Mindful Monday – A Summer Fur-do for Cats


Have you ever thought about shaving your cat so she’ll be cooler in the summer? Don’t do it. Experts say that cats have coats for a reason. A cat’s fur insulates her from the heat in summer and the cold in winter. This is not to say that a cat with a full coat can’t get seriously overheated or suffer and even die in cold weather. It’s up to us to help keep our cats comfortable in any weather conditions and shaving them might hinder our attempts.

Some people shave their cats because of matting. I’m one of those. I used to take my long-haired calico, Daisy, to the groomer once a year and have her belly shaved. I could manage her fur mats except for those on the fine fur on her tummy. You couldn’t even tell she’d been shaved unless she rolled over and exposed her bare tummy.

My parents had a part Maine coon cat for several years—a stray who chose their home as his. He was actually Smokey one. He had the finest fur. It was awful to deal with and they would have him shaved every summer. I swear that cat was embarrassed having to roam the neighborhood naked for three or four months every year.

If your cat tends to collect awful fur mats, consider spending more time grooming him. Consult a cat groomer as to the best tools and procedures to prevent matting. Cats shed in spring and summer. The shedded fur tangles with the rest of the fur and this is one way mats are formed. So regular grooming can help. Sometimes we have to cut out a mat that formed when we weren’t looking. A groomer can show you how to do that. If you absolutely must shave your cat or even a section of your cat, let a professional do it. Your veterinarian may even help with this during a routine vet check.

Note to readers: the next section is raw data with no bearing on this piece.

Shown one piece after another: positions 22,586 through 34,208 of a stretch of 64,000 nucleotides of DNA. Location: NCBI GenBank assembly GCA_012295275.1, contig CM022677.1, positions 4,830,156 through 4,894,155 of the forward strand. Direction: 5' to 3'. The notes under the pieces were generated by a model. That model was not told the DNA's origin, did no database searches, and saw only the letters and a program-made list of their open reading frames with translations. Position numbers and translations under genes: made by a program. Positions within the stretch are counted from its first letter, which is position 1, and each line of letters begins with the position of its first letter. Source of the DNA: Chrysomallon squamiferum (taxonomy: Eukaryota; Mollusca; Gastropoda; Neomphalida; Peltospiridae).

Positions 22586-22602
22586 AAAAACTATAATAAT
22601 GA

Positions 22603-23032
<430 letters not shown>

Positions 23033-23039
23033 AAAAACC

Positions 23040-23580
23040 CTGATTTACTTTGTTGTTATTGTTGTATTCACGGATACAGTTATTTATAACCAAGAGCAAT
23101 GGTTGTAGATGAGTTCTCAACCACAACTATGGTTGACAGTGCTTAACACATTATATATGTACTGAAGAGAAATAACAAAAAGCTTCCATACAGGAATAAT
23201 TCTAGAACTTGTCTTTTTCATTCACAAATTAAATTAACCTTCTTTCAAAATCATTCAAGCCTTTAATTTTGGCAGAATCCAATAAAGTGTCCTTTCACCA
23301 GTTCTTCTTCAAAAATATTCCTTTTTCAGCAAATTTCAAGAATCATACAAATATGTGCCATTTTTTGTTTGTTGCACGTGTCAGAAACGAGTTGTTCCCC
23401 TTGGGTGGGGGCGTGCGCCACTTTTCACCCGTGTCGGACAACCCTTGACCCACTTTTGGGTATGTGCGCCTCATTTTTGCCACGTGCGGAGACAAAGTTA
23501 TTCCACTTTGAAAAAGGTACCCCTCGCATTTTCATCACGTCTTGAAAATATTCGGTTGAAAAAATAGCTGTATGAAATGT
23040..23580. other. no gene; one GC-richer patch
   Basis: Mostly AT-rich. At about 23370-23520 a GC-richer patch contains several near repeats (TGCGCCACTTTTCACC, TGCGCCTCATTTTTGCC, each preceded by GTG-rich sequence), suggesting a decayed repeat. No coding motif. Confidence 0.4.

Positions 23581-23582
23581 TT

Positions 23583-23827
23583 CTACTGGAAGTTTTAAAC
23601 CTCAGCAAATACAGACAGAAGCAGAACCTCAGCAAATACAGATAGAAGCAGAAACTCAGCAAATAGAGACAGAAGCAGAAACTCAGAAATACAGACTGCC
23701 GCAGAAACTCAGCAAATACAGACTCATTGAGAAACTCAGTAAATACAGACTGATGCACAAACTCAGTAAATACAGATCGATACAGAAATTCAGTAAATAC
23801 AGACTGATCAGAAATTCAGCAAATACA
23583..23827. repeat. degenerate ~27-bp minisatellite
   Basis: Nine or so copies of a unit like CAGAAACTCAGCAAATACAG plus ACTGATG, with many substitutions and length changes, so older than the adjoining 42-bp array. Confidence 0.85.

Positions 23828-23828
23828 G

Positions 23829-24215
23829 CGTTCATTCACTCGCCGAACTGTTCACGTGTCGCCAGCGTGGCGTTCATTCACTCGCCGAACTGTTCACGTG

Some cat owners think it’s fun to dye their cats different colors—red-white-and-blue for patriotic holidays, green at Christmas and St. Patrick’s Day, etc. Experts say, “Don’t do it.”

Sure there are relatively safe solutions to use on a cat, but there are also some that are dangerous and can make the cat sick or at least irritate his skin. So while we’re cautioned not to interfere with a cat’s natural beauty and health, many cats need a little help with their grooming routine.

Unless you have show cats and are into showing, you probably don’t spend enough time helping your cats groom. Many cats would rather not have your help. It’s not fun to tangle with an uncooperative cat. But there are ways.

  • First, know what you’re doing. If you’re unsure, ask for professional guidance.
  • Choose the right tools for the job and the cat’s fur type.
  • Be aware of your cat’s patience and tolerance level and honor that.

Here are a couple of websites that can help for your cat’s sake and yours. https://www.furrytips.com/how-to-groom-your-cat-at-home/

Here are a whole bunch of videos showing how to groom a cat. https://www.bing.com/videos/search?q=how+to+groom+a+cat+at+home&qpvt=how+to+groom+a+cat+at+home&FORM=VDRE

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